Haze from In­done­sian fires may have killed more than 100,000 peo­ple – study

Malta Independent - - WORLD -

A smog out­break in South­east Asia last year may have caused over 100,000 pre­ma­ture deaths, ac­cord­ing to a new study re­leased yes­ter­day that trig­gered calls for ac­tion to tackle the “killer haze”.

Re­searchers from Har­vard and Columbia uni­ver­si­ties in the US es­ti­mated there were more than 90,000 early deaths in In­done­sia in ar­eas clos­est to haze-belch­ing fires, and sev­eral thou­sand more in neigh­bour­ing Sin­ga­pore and Malaysia.

The new es­ti­mate, reached us­ing a com­plex an­a­lyt­i­cal model, is far higher than the pre­vi­ous of­fi­cial death toll given by author­i­ties of just 19 deaths in In­done­sia.

“If noth­ing changes, this killer haze will carry on tak­ing a ter­ri­ble toll, year af­ter year,” said Green­peace In­done­sia for­est cam­paign Yuyun In­dradi.

“Fail­ure to act im­me­di­ately to stem the loss of life would be a crime.”

A spokesman for In­done­sia’s en­vi­ron­ment min­istry did not im­me­di­ately have any com­ment.

In­done­sian author­i­ties have pre­vi­ously in­sisted they are step­ping up haze-fight­ing ef­forts, through such ac­tions as ban­ning the grant­ing of new land for palm oil plan­ta­tions and es­tab­lish­ing an agency to re­store dev­as­tated peat­lands.

The haze is an an­nual prob­lem caused by fires set in for­est and on car­bon-rich peat­land in In­done­sia to quickly and cheaply clear land for palm oil and pulp­wood plan­ta­tions.

The blazes oc­cur mainly on In­done­sia’s western Su­ma­tra island and the In­done­sian part of Bor­neo, with mon­soon winds typi-

cally blow­ing the haze over Sin­ga­pore and Malaysia.

But last year’s fires were among the worst in mem­ory and cloaked large parts of the re­gion in chok­ing smog for weeks, caus­ing huge numbers to fall ill and send­ing diplo­matic ten­sions soar­ing.

The new study to be pub­lished in jour­nal En­vi­ron­men­tal Re­search Let­ters, which com­bined satel­lite data with mod­els of health im­pacts from smoke ex­po­sure and read­ings from pol­lu­tion mon­i­tor­ing sta­tions, es­ti­mated that 100,300 had died pre­ma­turely due to last year’s fires across the three coun­tries.

They es­ti­mated there were 91,600 deaths in In­done­sia, 6,500 in Malaysia and 2,200 in Sin­ga­pore.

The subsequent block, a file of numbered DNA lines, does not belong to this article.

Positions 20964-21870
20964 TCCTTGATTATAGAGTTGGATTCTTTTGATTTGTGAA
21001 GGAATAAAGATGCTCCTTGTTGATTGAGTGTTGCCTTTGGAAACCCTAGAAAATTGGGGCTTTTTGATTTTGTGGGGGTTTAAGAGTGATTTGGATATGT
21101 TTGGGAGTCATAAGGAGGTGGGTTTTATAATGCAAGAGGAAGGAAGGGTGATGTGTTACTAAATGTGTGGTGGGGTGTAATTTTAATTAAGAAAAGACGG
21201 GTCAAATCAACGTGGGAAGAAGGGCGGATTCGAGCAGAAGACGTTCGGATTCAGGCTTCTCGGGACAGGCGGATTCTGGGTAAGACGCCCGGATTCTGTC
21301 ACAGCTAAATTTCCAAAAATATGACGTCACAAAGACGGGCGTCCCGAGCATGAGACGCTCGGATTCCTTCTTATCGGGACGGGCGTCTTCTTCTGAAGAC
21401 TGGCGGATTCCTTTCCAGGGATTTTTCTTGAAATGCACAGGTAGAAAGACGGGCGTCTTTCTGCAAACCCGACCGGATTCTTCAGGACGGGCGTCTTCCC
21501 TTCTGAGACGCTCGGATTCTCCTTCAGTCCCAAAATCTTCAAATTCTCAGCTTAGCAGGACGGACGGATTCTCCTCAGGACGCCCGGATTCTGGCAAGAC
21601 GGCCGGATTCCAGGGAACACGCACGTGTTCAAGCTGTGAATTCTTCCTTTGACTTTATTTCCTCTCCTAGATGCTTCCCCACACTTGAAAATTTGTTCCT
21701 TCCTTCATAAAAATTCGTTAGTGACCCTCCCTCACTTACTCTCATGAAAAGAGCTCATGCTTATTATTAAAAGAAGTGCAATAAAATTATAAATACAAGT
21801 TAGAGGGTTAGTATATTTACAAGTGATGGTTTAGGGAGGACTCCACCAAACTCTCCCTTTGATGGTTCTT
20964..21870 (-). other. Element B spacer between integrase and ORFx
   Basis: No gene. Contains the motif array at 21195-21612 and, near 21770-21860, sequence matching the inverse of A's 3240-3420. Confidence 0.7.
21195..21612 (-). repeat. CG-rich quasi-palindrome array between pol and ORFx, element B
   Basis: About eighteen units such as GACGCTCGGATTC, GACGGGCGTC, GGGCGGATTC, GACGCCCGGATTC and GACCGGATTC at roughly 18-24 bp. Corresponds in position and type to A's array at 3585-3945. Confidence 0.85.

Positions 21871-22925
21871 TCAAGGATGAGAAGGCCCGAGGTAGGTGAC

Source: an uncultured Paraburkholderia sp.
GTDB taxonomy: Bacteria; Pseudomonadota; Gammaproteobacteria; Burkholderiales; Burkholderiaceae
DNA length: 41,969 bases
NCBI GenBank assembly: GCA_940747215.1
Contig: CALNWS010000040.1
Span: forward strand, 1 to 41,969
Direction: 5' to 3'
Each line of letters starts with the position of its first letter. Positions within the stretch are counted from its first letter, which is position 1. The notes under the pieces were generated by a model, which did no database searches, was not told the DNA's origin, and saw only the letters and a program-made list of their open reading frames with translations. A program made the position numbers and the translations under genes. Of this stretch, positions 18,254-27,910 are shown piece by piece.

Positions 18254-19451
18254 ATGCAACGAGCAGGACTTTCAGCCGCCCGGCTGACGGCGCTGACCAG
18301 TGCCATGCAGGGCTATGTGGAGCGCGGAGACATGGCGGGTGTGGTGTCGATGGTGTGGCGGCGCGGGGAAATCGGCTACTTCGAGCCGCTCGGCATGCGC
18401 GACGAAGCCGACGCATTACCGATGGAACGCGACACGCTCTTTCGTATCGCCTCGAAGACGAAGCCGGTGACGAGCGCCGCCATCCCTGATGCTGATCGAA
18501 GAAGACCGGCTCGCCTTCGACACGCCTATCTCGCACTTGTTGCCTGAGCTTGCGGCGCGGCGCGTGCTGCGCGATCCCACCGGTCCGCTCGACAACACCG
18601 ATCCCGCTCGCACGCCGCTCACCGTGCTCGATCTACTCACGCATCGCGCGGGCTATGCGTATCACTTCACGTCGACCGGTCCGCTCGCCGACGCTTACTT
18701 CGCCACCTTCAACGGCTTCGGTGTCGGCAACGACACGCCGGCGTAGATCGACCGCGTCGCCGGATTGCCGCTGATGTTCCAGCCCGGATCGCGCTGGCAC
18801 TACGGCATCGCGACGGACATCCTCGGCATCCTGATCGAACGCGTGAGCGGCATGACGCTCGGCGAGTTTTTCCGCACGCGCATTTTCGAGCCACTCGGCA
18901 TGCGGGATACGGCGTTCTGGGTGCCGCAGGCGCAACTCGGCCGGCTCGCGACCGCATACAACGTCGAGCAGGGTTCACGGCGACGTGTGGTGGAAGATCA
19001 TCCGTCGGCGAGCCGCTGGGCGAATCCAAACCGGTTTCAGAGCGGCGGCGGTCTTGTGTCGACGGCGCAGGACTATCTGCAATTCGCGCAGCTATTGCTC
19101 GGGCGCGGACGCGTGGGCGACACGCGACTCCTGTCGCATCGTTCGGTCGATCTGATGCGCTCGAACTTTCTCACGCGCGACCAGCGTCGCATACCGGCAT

Green­peace hailed a “ground­break­ing” study they said for the first time gave a de­tailed break­down of deaths from last year’s fires, but cau­tioned that the fig­ure was a “con­ser­va­tive es­ti­mate”.

It only looked at health im­pacts on adults and the ef­fect of dan­ger­ous fine-par­tic­u­late mat­ter, known as PM 2.5. It did not ex­am­ine the ef­fect on young­sters or of the other tox­ins pro­duced by the blazes.

In re­al­ity, in­fants are some of the most at risk from the haze, said Nursyam Ibrahim, from the West Kal­i­man­tan prov­ince branch of the In­done­sian Med­i­cal As­so­ci­a­tion on Bor­neo.

“We are the doc­tors who care for the vul­ner­a­ble groups ex­posed to toxic smoke in ev­ery med­i­cal cen­tre, and we know how aw­ful it is to see the dis­ease symp­toms ex­pe­ri­enced by ba­bies and chil­dren in our care,” said Ibrahim.

The study found an in­crease in the num­ber of fires in peat­land and in timber con­ces­sions in 2015, com­pared to the last haze out­break con­sid­ered ma­jor, in 2006, and that the num­ber of fires in palm oil plan­ta­tions fell.

Shan­non Ko­plitz, a Har­vard sci­en­tist who worked on the study, said she also hoped the model they had de­vel­oped could help those in­volved with tack­ling the an­nual blazes make quick de­ci­sions “as extreme haze events are un­fold­ing”.

Last year’s haze out­break was the worst since 1997 due to a strong El Nino weather sys­tem, which cre­ated tin­der-dry con­di­tions in In­done­sia and made peat­land and forests more vul­ner­a­ble to go­ing up in flames.

Pho­to­graph: AP

A young woman par­tic­i­pates in the tra­di­tional cos­tume and ri­fle­men pa­rade on the sec­ond day of the 183rd Ok­to­ber­fest beer fes­ti­val in Mu­nich, south­ern Ger­many on Sun­day.

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